The Origin of Maypoles

The article below is taken from ‘The Barwicker’ magazine, and is reproduced with the kind permission of the Barwick-in-Elmet Historical Society:-

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The Origin of Maypoles

From the Barwicker No. 5
March 1987

Author: Jane Deacon

May Day celebrations have always had a place in our calendar through the ages. It is possible to trace their origins to both Roman and Celtic sources since elements of both these early festivals are evident in the history of later May Day customs. However, fundamental to both is the celebration of the end of winter and the return of summer.

The pre-christian Romans observed the festival of Floralia in honour of Flora, goddess of flowers. In certain parts of the country May Day was known as “Furry Day”, possibly derived from “Flora” .

Roman mythology also tells of Kybele, goddess of flowers and fruitfulness, whose lover, Attis, was gored by a wild boar and bled to death under a pine tree. The distraught Kybele believed that the spirit of Attis had been transferred to the tree and she therefore had it cut down and brought back to Rome, decorated with flowers and garlands. A period of mourning was then observed after which Attis’s spirit was resurrected and restored to Kybele, symbolising the rebirth of all living things in the spring. Great celebrations followed and it is suggested that this is the origin of the custom of bringing back a tree from the woods and setting it up as a Maypole, decorated with flowers and garlands. However, the story itself may be a rationalisation of a custom already well established since such dying and rising stories are common in most mythologies.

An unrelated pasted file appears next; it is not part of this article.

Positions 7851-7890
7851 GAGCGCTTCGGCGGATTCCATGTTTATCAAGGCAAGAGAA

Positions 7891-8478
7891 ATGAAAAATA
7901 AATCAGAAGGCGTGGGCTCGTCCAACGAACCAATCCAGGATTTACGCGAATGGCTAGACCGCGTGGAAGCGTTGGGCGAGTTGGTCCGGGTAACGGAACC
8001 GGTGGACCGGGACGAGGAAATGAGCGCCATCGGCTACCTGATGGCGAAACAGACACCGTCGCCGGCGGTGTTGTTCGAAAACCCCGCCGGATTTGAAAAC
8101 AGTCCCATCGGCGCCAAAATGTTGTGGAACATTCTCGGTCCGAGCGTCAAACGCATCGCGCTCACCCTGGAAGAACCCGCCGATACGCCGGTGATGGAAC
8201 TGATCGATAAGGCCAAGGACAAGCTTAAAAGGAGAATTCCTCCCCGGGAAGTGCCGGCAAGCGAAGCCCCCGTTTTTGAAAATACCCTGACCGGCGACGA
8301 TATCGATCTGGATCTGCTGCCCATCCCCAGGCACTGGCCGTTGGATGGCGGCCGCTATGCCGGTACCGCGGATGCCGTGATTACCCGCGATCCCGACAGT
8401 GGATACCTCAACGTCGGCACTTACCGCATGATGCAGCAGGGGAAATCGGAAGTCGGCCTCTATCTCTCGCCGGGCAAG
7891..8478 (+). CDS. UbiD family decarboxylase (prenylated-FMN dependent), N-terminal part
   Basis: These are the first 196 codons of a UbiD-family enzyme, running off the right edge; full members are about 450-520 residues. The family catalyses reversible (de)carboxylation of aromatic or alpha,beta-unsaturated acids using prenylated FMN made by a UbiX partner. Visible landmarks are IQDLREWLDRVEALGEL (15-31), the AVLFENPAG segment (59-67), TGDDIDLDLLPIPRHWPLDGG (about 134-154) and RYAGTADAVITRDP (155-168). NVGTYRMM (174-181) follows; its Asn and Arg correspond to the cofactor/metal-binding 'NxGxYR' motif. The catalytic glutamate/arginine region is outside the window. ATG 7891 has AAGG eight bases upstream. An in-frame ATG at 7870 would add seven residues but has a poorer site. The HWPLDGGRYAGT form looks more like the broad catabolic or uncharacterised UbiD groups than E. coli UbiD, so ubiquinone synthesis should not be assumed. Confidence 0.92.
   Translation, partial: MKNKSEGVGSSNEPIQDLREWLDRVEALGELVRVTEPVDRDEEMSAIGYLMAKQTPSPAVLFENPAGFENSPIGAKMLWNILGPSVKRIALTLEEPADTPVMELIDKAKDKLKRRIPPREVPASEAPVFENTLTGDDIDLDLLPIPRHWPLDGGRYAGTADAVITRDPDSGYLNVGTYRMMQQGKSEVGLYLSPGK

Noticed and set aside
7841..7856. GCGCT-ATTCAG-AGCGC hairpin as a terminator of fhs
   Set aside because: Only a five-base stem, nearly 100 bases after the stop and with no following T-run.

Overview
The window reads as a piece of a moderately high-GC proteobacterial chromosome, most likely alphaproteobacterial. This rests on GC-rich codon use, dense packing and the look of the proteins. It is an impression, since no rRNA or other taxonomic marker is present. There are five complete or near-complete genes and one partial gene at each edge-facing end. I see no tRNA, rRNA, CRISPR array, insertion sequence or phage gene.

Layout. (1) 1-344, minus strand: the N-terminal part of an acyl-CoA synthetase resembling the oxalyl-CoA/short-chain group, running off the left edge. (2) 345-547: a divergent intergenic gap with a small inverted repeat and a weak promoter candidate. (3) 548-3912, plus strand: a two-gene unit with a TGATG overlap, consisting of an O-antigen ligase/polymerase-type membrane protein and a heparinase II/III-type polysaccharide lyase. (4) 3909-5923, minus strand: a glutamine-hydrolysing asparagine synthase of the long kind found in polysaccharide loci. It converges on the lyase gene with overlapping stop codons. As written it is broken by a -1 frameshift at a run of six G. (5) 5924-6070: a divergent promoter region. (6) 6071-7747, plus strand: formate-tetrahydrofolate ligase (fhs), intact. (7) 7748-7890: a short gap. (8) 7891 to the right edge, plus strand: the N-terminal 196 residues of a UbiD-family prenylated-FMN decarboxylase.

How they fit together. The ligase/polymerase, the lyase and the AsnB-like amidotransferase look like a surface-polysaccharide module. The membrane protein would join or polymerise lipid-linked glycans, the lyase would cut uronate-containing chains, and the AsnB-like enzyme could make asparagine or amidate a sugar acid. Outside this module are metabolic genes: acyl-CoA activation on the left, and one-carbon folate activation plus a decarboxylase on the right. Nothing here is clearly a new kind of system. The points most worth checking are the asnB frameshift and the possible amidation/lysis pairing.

There is little evidence in our own customs of the Celtic tradition which celebrated May Day by the lighting of bonfires and the eating of a special flour and milk pudding cooked on those fires. This practice recurs in various later customs where the importance of milk is observe and a similar batter or “Hasty” pudding is eaten in tribute to the housewife who has made her provisions last so well through the winter.

Our own customs preserve in some form many of the elements of the Roman tradition. In the past, young people would go to the woods on the night before May Day or early in the morning and bring back a tree decorated with flowers and garlands. The tree would be set up in a central place as a Maypole and would be the focal point of the day’s celebrations.

Garlands have always played an important part in the proceedings and they are described in the Literary Gazette in 1847 as being “firmed from a hoop for a rim with two half hoops attached to it, crossed above, much in the shape of a crown; each member is beautifully adorned with flowers.” (Our own garlands are still very similar to this in shape). The garlands were suspended on a pole and taken round from house to house, just as we still do today.

An essential part of May Day celebrations has always been the procession round the neighbourhood accompanied by loud music, usually played on horns and bagpipes. We might see an evolution of this tradition in the brass bands which until recently led our own procession round the village.

Inevitably, the holiday atmosphere and excessive eating and drinking must have led to unruly behavior and this was much disapproved of by the Puritans who banned maypoles in 1644. Very few maypoles were left standing in defiance of this edict, but Barwick may well have been one of them. Maypoles and May Day celebrations were again allowed after the restoration of the monarchy.

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